Now everyone learns that convergence almost surely implies convergence in probability which, in turn, implies convergence in distribution. Everyone also learns that none of the converse implications hold in general, but I don’t think anyone comes away really grasping the difference between all of these concepts – they learn the “that” but not the “why.” I’m guilty of this too. We memorize which is stronger then go on to use them to talk about central limit theorems, laws of large numbers, and properties of estimators. This is probably fine since these first year courses typically focus on getting comfortable using the main concepts of probability theory rather than on deep understanding – that’s for later courses. But some people can’t wait for those courses, so I’ll try to explain the difference both intuitively and with some math.

I’m giving a short talk to the experimental economics class I’m taking on how to use R to do the most common tests. This is a short tutorial in order to get R up and running with R studio. I assume that you’ve followed this tutorial already for my talk. If you’re looking for my slides from the talk or the dataset I worked with, they’re at the bottom of this post along with some other useful resources.

My advisor, Jarad Niemi, is posting lectures on Bayesian statistics on his youtube channel while teaching Stat 544 – the master’s/Ph.D. level introduction to Bayesian statistics at Iowa State University. I’ve taken a look at a few of them and they’re pretty good. Most are short (~10 minute) explanations of a particular topic in order to supplement required readings. Some of them, like the extended Metropolis within Gibbs example, are full lecture length, i.e. about one hour. Since the course is ongoing this semester, you can expect a few more to be posted.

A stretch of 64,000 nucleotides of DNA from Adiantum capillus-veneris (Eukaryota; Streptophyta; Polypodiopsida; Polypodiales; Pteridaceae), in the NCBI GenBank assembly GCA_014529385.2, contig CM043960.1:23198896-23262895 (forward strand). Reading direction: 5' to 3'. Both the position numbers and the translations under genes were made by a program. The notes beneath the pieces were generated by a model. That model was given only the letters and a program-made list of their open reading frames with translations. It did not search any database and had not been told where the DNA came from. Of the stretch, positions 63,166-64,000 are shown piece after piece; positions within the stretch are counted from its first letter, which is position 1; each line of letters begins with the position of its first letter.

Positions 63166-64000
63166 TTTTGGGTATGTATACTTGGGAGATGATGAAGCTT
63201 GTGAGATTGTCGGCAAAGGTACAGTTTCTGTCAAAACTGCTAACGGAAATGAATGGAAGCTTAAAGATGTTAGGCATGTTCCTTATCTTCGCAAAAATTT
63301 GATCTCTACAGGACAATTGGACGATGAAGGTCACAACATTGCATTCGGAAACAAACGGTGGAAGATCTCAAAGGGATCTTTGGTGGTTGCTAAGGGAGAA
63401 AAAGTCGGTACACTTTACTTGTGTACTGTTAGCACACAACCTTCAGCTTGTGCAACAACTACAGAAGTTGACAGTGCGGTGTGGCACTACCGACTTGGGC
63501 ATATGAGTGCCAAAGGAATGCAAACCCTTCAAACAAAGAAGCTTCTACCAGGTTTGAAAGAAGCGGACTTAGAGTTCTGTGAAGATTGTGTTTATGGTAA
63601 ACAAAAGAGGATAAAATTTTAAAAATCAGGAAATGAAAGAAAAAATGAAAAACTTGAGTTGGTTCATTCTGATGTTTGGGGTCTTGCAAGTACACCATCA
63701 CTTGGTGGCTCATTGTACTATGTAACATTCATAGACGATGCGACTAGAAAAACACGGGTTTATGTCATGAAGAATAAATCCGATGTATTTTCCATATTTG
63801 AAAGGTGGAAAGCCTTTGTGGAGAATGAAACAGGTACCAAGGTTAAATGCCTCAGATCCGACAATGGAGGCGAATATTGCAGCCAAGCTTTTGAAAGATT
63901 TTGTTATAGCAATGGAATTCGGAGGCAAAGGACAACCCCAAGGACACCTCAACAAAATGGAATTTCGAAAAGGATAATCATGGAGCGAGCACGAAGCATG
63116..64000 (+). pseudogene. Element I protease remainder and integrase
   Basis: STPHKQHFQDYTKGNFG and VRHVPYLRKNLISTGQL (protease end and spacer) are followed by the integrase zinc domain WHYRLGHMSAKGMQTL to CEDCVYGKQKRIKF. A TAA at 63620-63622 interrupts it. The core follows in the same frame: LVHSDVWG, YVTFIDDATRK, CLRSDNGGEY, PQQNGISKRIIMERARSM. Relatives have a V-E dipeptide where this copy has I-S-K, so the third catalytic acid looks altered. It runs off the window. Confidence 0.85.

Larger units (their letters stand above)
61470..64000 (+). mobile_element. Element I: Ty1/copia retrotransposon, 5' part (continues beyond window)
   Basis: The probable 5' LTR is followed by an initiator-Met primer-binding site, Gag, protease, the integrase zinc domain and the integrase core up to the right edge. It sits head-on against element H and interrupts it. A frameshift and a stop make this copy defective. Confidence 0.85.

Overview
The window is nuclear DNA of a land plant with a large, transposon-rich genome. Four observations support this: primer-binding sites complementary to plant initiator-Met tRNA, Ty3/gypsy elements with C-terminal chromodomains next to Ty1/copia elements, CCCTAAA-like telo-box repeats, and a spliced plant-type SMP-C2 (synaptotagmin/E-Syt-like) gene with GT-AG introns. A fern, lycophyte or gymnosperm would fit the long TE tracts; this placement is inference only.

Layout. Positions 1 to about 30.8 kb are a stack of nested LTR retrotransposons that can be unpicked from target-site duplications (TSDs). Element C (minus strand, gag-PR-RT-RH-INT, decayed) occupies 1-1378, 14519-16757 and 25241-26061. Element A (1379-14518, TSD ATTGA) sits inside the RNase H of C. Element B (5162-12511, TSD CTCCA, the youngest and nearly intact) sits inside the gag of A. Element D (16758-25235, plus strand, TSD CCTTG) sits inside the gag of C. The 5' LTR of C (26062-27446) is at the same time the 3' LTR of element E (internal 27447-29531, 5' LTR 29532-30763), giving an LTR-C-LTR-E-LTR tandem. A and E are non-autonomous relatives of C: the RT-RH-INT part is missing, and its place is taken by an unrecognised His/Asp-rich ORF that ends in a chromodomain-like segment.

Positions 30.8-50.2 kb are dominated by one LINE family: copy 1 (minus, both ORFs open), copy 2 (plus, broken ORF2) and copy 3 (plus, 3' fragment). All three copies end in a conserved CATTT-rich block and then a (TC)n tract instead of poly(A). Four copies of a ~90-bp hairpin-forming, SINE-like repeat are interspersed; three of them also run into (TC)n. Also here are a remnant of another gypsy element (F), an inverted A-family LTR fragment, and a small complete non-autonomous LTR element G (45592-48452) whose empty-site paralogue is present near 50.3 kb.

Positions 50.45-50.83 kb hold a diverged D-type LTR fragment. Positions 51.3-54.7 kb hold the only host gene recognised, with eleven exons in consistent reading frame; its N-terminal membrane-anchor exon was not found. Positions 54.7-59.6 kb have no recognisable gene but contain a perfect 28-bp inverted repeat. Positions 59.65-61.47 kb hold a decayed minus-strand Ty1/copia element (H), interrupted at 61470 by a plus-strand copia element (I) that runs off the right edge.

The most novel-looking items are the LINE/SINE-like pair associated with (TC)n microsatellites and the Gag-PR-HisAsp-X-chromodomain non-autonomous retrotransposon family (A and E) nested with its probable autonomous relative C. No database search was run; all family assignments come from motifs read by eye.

The lectures do assume a rather high level understanding of probability theory. The statistics students in the class have seen at least chapters 1 – 5 of Casella and Berger in some detail. Other students in the class have similar backgrounds, though perhaps not quite as strong. Some knowledge of R would also be useful to understand the more computationally centered lectures. While the videos might not be useful for everyone, they’re probably a great supplement if you’re learning some of this material elsewhere.

At some point in a variety of Bayesian applications, we end up having to specify a prior distribution on a covariance matrix. The canonical example is a hierarchical regression model. Suppose we have a response vector $y$ along with some covariate $x$ where we expect the simple linear regression model to provide a decent fit. In addition, suppose the data is organized into distinct groups such that each group possibly has its own regression line, though we expect the lines to be related. In order to model this situation, we start first with the data level:

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I’m giving a short “unconference” on doing basic statistics with R at a Center for Applied Rationality minicamp I’m attending next week, and I’ll need participants to show up with R installed on their laptops along with a Rstudio. This is a short tutorial for participants to follow in order to get everything up and running.

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Here’s a quick guide to writing CUDA C extensions for R to use a GPU for computation. I found another guide elsewhere, but it’s a bit roundabout. This guide uses a more straightforward method that might also be a little more complicated.